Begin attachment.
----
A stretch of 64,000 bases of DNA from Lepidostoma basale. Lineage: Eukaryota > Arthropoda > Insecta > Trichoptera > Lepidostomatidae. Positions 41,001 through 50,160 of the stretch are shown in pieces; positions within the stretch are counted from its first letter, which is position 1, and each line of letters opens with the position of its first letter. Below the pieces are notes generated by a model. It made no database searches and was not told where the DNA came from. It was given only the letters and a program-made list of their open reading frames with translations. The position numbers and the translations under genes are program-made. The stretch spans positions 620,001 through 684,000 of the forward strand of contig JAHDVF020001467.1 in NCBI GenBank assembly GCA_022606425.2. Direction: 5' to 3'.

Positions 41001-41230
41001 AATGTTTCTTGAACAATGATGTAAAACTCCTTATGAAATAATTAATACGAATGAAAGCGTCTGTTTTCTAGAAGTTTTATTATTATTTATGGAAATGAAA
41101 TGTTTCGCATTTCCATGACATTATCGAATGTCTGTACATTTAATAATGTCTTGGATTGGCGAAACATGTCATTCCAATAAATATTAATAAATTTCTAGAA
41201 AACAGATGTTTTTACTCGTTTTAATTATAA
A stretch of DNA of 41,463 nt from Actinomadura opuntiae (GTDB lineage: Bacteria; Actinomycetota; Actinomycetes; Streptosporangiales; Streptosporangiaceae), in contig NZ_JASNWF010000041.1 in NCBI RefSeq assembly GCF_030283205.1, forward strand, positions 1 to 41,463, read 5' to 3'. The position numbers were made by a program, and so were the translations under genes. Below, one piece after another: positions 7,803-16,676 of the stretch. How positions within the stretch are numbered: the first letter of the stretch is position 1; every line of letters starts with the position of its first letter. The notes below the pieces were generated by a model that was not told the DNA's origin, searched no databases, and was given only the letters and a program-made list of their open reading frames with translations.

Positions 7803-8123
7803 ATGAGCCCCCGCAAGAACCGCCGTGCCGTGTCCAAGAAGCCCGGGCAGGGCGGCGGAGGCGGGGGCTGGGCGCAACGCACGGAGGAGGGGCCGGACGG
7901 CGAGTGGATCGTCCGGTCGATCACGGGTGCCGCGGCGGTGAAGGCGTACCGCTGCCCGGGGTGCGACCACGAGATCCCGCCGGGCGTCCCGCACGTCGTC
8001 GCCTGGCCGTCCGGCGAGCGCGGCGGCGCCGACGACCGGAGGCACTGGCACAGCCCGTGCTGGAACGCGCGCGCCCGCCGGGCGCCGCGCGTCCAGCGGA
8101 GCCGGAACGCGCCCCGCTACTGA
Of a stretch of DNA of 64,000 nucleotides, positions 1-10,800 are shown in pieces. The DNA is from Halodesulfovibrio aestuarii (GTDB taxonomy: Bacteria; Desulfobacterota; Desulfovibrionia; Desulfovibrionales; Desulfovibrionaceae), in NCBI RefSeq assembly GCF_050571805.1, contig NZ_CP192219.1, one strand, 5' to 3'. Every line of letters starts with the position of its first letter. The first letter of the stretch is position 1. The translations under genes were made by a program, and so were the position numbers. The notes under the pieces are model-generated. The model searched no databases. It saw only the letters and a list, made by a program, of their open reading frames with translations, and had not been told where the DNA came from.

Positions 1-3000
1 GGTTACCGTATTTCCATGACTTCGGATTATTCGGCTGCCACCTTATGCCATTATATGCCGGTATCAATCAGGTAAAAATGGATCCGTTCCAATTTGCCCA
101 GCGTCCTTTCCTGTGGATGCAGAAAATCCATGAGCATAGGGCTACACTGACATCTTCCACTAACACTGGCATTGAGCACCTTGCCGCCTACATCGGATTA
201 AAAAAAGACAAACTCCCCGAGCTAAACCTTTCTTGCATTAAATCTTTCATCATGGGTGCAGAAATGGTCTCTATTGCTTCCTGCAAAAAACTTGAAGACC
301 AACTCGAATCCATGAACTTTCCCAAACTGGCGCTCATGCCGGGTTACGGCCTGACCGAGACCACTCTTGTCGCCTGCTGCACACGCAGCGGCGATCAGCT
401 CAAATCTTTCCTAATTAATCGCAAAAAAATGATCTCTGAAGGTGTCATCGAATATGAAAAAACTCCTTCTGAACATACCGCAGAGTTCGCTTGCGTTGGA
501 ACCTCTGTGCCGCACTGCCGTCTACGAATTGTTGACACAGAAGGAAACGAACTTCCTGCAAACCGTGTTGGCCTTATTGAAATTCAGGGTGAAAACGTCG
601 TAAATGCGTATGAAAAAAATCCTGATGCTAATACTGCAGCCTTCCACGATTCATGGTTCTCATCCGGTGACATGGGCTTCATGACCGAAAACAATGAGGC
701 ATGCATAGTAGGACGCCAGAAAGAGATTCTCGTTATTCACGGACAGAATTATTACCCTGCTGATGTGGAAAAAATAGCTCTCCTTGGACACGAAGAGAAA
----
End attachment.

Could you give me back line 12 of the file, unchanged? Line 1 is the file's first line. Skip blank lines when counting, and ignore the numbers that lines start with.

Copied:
Of a stretch of DNA of 64,000 nucleotides, positions 1-10,800 are shown in pieces. The DNA is from Halodesulfovibrio aestuarii (GTDB taxonomy: Bacteria; Desulfobacterota; Desulfovibrionia; Desulfovibrionales; Desulfovibrionaceae), in NCBI RefSeq assembly GCF_050571805.1, contig NZ_CP192219.1, one strand, 5' to 3'. Every line of letters starts with the position of its first letter. The first letter of the stretch is position 1. The translations under genes were made by a program, and so were the position numbers. The notes under the pieces are model-generated. The model searched no databases. It saw only the letters and a list, made by a program, of their open reading frames with translations, and had not been told where the DNA came from.